Against one or two other players, I usually try something else (if I think they are at least slightly observant and less than completely loose).

Rather than just checking and folding, which would be my normal action, I might try betting the lower tier amount (but only after a slight pause). My goal is to pick up the pot right there. With a small pair and a three flush on third street I don’t want to play the hand further. I will not call a bet if one is made into me.

That’s right, I said the LOWER TIER amount, NOT the higher tier amount. Conventional thinking might dictate that you bluff with the largest amount possible. But I bet the lower tier amount in this situation for two reasons. First of all, if no one else has improved, any bet will win me the pot with my pair. So I am picking up the pot while only risking half a bet.

Against players who think they are sharp, my slight pause before the lower tier bet will often be enough to convince them that I really have trips. My lower tier bet is meant to be an obvious and deliberate enticement for them to call. If they are halfway decent, mildly observant, and have not greatly improved their hands, they will often concede the pot to me right then. But even if they do not do so, they will rarely, if ever raise me. This enables me, for the lower tier bet, to see fifth street. If I don’t improve, I can check and fold here if they bet into me. But, more often than not, I find that I am NOT bet into by these typically weak and passive players. If they haven’t improved, they usually don’t bet. This gives me another card for free; and sometimes two more cards. All this for one half sized bet which had some expectation of winning the entire pot.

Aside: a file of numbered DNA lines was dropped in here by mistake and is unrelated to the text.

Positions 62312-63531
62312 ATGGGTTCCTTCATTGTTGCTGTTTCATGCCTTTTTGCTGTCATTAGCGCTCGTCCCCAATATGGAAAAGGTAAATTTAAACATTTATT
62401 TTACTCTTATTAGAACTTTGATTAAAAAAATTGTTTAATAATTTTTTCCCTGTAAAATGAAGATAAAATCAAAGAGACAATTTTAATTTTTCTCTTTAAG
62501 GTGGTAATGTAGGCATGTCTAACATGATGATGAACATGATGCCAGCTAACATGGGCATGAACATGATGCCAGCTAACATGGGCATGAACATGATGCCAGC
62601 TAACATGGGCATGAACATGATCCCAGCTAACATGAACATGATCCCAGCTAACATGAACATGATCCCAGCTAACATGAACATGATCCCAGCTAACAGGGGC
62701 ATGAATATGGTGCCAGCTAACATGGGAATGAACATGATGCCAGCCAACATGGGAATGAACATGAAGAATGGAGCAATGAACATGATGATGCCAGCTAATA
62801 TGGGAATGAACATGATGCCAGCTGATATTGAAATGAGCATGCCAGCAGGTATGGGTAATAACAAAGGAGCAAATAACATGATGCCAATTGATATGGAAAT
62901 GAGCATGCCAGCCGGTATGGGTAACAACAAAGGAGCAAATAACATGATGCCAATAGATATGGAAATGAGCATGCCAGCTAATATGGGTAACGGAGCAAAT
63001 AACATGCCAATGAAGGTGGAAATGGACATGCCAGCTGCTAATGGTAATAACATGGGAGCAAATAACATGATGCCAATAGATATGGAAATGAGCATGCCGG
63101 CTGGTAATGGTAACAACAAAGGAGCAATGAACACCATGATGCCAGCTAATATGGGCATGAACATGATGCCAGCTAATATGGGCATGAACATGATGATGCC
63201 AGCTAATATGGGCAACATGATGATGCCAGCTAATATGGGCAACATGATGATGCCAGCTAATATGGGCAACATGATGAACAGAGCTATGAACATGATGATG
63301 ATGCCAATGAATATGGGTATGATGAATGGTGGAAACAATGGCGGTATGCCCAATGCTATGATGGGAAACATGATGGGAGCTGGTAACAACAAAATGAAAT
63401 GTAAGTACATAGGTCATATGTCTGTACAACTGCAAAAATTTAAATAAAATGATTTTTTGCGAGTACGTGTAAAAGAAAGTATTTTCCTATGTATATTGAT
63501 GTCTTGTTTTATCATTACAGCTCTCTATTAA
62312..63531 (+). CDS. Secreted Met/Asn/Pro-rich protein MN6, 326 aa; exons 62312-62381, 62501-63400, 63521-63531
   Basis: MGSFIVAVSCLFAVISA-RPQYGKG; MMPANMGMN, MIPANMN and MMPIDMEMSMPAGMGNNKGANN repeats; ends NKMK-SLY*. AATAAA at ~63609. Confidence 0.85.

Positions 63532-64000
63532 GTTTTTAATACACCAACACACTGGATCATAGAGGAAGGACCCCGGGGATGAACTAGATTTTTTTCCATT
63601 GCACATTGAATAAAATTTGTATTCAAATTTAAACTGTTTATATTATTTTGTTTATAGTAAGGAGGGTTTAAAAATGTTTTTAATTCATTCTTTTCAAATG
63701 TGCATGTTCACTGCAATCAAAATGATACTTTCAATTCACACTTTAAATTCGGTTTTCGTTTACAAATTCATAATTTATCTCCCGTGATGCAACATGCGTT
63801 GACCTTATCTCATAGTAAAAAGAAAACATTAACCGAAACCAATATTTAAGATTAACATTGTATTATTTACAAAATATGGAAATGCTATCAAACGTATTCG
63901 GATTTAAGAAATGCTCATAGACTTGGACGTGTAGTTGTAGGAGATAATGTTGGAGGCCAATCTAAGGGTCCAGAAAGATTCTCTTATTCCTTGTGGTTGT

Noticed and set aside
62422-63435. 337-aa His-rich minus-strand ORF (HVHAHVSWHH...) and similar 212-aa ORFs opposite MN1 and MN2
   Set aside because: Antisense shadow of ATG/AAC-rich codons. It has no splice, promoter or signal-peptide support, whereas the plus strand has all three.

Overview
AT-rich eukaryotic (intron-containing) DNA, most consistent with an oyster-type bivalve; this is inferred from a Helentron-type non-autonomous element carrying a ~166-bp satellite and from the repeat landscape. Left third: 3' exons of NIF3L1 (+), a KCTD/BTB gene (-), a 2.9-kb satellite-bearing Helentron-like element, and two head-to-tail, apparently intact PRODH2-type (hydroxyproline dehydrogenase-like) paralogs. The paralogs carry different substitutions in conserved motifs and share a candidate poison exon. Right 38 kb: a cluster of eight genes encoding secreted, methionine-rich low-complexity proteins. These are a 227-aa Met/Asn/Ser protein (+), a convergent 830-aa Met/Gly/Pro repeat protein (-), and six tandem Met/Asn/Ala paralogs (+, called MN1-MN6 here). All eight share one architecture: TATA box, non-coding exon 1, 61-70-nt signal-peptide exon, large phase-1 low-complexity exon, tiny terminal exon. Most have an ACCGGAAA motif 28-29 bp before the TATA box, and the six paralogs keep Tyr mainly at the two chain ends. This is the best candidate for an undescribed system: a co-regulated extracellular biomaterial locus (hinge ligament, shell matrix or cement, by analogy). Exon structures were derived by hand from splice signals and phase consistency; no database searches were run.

Of course, this play does not always work, especially not against very good players. The better, more observant, more aggressive players will sometimes see through this play and, with any hand, raise my half sized bet by the full bet. I have to give up on my gambit right there. But even so, it was a gambit waged cheaply, with only half a bet.

As you can see, there is nothing automatic about pairing your card on fourth street. Depending upon the type of game you are in, you may want to consider making a play which deviates from what conventional wisdom dictates.